Almost 67 million Americans have high blood pressure, and more than half of them do not have it under control. High blood pressure is a major risk factor for heart disease and stroke, two of the leading causes of death in the United States. Learn what you can do to get your blood pressure under control.
High blood pressure, also called hypertension, means having a systolic blood pressure number (top number) of 140 mmHg or higher and a diastolic blood pressure (bottom number) of 90 mmHg or greater. Although medication is often prescribed to help control high blood pressure, 1 in 4 Americans with uncontrolled high blood pressure do not take their medication regularly. This month's Vital Signs issues a challenge for health care providers and patients to achieve better control of this condition.
Key Findings from the Report
•High blood pressure contributes to nearly 1,000 deaths per day and accounts for nearly $131 billion in direct healthcare costs each year.
•Most people know they have high blood pressure, but it's not under control. As many as 16 million report being on medication and seeing a doctor at least twice a year.
•There are many opportunities to gain control of this serious public health problem, and using a team based approach can help.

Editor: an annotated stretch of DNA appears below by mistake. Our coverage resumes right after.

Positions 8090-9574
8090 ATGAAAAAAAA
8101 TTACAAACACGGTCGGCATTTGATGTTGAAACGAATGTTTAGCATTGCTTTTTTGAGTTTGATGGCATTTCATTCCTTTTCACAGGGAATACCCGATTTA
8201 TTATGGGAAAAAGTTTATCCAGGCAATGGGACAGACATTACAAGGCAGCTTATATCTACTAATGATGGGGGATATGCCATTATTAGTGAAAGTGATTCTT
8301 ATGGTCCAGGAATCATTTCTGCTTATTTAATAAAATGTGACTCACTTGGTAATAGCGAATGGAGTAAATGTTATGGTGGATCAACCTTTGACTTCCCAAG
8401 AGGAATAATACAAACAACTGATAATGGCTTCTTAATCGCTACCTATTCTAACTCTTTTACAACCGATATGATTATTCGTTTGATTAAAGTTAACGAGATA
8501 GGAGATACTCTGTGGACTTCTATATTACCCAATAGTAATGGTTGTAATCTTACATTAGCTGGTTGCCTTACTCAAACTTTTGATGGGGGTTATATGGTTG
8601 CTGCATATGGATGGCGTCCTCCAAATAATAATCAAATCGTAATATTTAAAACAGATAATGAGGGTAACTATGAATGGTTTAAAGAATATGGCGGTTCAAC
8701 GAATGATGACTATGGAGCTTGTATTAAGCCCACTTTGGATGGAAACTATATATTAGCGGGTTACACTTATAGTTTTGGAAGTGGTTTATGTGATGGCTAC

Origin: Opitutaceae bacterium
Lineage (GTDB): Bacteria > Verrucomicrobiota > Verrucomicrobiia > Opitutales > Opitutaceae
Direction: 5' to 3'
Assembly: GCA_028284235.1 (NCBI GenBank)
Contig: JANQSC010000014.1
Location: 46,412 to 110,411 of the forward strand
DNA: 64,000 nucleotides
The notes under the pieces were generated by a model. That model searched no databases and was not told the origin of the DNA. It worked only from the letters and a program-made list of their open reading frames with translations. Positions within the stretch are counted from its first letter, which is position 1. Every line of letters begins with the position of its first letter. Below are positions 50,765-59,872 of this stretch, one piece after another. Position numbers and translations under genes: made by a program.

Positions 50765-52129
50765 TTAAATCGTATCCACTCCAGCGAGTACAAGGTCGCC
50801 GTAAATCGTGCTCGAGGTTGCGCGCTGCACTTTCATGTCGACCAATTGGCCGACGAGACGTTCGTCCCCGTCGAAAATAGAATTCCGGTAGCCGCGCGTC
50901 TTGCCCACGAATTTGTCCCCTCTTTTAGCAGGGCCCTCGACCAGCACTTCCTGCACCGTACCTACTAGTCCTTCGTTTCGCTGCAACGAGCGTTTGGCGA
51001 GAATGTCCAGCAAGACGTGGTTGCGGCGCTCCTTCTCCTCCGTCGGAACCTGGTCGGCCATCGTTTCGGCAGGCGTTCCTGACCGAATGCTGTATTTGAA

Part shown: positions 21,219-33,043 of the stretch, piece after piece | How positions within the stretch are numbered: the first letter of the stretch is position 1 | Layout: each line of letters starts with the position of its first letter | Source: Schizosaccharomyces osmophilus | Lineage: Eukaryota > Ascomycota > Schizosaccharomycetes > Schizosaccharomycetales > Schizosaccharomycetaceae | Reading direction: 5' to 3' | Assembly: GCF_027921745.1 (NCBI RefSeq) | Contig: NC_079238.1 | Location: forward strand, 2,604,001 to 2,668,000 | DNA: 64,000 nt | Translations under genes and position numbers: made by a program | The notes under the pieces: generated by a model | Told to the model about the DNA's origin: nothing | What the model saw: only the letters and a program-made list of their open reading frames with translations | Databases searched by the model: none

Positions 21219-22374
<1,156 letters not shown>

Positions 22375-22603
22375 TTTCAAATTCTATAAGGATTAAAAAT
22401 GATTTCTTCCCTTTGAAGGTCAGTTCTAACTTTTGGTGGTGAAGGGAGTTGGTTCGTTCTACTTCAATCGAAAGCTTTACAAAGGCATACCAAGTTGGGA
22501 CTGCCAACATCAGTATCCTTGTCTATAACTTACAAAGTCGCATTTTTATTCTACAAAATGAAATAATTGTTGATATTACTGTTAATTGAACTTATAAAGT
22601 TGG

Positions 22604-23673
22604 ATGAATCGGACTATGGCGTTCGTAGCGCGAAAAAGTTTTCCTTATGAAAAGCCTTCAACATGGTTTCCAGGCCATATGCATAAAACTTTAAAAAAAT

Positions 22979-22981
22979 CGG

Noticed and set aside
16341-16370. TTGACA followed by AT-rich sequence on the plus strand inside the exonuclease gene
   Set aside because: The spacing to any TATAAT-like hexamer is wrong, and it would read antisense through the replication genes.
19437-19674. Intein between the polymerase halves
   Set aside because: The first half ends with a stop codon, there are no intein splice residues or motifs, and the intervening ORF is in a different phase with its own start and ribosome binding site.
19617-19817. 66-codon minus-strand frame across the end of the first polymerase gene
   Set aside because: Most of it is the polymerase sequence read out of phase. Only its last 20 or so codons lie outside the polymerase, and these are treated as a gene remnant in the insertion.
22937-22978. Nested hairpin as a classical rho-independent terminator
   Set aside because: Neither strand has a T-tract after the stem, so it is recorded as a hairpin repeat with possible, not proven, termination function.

A Team-Based Approach
These key findings suggest that controlling high blood pressure may benefit from a team-based approach between health care systems, health care providers (those who see and treat patients), and patients to work together to treat high blood pressure.
"We have to roll up our sleeves and make blood pressure control a priority every day, with every patient, at every doctor's visit," said CDC Director Thomas R. Frieden, M.D., M.P.H. "With increased focus and collaboration among patients, health care providers and health care systems, we can help 10 million Americans' blood pressure come into control in the next five years."
High Blood Pressure Control Improves When:
Health care systems use electronic health records, encourage the use of 90-day refills and consider having low, or no, co-pays.
Health care providers, i.e. doctors, nurses, pharmacists, etc. track their patients' blood pressure, prescribe once a day medications and give clear instructions on taking blood pressure medications.
Patients take the initiative to monitor their blood pressure levels between medical visits, take medications as prescribed by their doctor and notify their doctor of any side effects, and make lifestyle changes such as eating a low-sodium diet, exercising, and stopping smoking.